Fewer old, white and male candidates are needed on the council.
This was just one of the insights that emerged during the Social Link mayoral candidate meeting on Monday night. Of the nine candidates in attendance, two were female and the youngest was 46.
Western Bay of Plenty candidate Stephen Fawcett and Tauranga City candidate Tenby Powell agreed diversity was needed on the council when asked who they would like to see as their fellow councillors if elected.
More funding for the arts, culture and social services sector, a stronger sense of unity in council and the lack of a museum in Tauranga City were also addressed by mayoral candidates from both Tauranga City and Western Bay of Plenty.
The nine candidates in attendance, Tenby Powell, Murray Guy, John Robson, Gary Webber, Kelvin Clout, RangiMarie Te Amopiu-Kaa Kingi, Greg Brownless, Margaret Murray-Benge and Stephen Fawcett, were put through their paces for a little under two hours.
The candidates were given three minutes each to talk about what they would do to support the arts, culture and social sector. A water gun was waiting in the audience to blast them back to their seat if they went over their time slot.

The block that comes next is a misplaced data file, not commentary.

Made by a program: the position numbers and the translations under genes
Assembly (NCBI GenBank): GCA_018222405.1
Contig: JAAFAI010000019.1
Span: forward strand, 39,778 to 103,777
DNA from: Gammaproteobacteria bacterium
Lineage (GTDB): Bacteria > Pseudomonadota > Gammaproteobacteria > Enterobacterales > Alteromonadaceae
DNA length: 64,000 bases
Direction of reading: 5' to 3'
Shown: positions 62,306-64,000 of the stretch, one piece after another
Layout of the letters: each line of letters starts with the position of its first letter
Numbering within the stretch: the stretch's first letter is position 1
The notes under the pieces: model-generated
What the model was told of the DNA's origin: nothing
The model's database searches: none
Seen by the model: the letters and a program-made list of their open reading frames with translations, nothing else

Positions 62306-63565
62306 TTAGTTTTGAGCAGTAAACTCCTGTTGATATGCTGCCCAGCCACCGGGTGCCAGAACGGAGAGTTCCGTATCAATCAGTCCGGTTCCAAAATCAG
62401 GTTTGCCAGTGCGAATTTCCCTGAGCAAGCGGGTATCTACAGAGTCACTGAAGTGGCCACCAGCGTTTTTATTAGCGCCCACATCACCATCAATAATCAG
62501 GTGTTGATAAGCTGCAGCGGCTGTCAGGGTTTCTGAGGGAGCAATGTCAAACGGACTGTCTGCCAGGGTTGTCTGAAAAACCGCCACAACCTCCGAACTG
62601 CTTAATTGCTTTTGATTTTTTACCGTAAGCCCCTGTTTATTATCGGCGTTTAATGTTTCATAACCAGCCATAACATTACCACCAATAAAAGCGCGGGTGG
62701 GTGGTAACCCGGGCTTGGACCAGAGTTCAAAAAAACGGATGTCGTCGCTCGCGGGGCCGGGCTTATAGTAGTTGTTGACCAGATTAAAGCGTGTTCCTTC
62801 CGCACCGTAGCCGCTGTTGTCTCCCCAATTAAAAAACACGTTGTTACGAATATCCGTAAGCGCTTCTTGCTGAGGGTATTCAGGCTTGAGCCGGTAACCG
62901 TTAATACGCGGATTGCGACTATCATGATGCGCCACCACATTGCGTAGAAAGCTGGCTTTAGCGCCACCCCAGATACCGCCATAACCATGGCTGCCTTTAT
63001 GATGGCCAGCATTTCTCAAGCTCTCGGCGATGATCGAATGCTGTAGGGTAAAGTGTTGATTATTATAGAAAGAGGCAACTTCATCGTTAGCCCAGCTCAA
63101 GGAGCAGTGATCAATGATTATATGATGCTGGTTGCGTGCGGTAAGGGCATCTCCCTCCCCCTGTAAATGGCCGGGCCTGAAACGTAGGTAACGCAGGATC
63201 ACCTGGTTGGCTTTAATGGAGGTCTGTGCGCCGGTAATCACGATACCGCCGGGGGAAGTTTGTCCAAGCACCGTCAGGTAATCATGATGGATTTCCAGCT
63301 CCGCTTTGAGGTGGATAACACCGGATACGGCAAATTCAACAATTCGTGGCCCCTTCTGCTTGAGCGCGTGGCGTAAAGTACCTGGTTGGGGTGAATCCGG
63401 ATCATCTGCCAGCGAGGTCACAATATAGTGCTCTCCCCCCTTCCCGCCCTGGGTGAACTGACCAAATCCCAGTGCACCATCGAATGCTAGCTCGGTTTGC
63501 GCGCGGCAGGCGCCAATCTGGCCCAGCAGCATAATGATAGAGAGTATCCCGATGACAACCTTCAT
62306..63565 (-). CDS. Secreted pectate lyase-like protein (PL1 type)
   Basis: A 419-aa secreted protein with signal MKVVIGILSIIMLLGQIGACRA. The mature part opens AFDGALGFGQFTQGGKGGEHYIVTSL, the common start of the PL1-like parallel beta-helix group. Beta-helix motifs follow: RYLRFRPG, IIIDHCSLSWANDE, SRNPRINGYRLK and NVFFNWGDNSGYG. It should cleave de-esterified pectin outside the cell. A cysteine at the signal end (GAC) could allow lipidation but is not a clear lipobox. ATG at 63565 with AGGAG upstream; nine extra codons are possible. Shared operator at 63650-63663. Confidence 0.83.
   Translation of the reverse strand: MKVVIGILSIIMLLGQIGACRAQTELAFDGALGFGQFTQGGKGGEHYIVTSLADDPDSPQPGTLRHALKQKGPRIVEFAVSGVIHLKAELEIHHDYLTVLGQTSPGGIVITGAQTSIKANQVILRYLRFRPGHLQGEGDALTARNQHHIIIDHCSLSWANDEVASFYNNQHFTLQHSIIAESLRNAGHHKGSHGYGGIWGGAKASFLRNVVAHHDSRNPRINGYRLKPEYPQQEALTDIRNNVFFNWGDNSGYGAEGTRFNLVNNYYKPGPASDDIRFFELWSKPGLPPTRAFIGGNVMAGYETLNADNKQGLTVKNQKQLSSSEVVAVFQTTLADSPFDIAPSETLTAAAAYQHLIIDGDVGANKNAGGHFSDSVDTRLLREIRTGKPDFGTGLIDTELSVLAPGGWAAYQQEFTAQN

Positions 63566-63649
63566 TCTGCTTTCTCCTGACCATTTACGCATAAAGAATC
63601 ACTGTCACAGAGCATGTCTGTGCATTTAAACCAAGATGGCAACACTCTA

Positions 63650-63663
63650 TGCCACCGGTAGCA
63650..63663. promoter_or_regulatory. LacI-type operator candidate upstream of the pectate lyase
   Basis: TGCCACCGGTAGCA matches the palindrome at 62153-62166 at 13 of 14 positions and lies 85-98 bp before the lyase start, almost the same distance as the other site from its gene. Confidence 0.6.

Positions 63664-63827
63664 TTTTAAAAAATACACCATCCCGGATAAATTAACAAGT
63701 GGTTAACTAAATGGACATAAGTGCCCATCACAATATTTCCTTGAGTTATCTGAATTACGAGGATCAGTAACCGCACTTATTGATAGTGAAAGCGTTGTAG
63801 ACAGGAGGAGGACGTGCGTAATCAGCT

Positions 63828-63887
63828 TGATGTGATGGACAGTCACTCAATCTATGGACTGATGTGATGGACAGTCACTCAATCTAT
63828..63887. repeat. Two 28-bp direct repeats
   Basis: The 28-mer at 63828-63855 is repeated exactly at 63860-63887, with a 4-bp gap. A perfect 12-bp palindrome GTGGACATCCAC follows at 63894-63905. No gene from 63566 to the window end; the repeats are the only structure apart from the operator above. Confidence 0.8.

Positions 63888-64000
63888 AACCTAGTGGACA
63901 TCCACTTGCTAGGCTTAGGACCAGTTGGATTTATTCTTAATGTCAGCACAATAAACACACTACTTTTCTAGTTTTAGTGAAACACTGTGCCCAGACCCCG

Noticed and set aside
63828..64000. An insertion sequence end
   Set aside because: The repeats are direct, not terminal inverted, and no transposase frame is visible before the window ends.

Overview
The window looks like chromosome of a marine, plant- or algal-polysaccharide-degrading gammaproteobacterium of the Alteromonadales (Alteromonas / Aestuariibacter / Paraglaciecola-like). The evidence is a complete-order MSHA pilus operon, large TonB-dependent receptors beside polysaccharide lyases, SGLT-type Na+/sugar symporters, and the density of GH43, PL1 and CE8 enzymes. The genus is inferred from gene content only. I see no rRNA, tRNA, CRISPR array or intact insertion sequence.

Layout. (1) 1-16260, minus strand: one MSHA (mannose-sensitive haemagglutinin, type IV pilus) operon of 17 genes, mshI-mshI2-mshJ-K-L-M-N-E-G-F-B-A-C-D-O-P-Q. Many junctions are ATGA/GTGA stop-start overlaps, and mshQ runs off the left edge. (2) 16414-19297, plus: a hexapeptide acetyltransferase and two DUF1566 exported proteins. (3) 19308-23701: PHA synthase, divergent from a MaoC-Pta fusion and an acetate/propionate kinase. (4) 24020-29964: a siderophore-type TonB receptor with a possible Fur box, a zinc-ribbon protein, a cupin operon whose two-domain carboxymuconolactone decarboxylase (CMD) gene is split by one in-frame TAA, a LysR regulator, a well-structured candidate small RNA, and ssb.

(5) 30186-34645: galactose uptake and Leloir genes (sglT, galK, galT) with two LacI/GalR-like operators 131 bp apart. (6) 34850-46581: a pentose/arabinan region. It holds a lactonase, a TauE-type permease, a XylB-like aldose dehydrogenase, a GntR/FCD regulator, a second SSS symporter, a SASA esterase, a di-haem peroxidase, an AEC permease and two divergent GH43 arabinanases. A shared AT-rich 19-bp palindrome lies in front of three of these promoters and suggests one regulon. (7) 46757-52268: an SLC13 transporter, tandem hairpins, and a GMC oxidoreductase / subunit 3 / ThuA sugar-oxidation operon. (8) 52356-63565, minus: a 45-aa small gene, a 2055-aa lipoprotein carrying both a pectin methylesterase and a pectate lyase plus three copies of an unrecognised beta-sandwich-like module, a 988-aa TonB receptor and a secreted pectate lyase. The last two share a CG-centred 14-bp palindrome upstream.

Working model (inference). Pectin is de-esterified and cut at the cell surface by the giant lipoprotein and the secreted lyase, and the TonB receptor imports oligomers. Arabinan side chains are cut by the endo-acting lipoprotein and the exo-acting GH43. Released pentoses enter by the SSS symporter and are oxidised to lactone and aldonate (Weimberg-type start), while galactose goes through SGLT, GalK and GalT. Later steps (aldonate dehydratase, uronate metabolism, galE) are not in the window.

"We need to give more. This is the lifeblood of our community," Powell said.
"The funding level is not even half enough and that needs to change."
In the Western Bay of Plenty 225 non-government organisations work daily to improve the wellbeing of individuals, families and society according to Social Link.
But Clout believed the council's job was to advocate more on behalf of the sector and "substantial" funding needed to come from central government.
The biggest message Guy believed needed to be shared was "that we give a damn".
"If we can't give anything else, let's make them feel valued."
Incumbent Tauranga mayor Greg Brownless believed the current council was a big supporter of the arts and cultural scene but "of course that is never enough".
"The environment in which people live is very important to our physical and mental wellbeing and so we have got to keep this place green, with plenty of parks and enough infrastructure to support people in their everyday lives."
An invitation to visit the museum in the Western Bay of Plenty went out when incumbent Western Bay of Plenty mayor Gary Webber took the microphone.
"I'm interested in getting stuff done. We know what we are doing in the social sector space. I will continue to support these people and drive funding to the arts and away from sports."
Newcomer Stephen Fawcett said he was the personification of the social sector through his experience growing up as a missionary and running the Vector Charitable Trust in Te Puke.
"I have a passion for community and we haven't had the support and I wear the scars from that."
Kingi envisioned Tauranga as the new entertainment and performing arts area for the nation and hoped if elected she would be able to make that happen.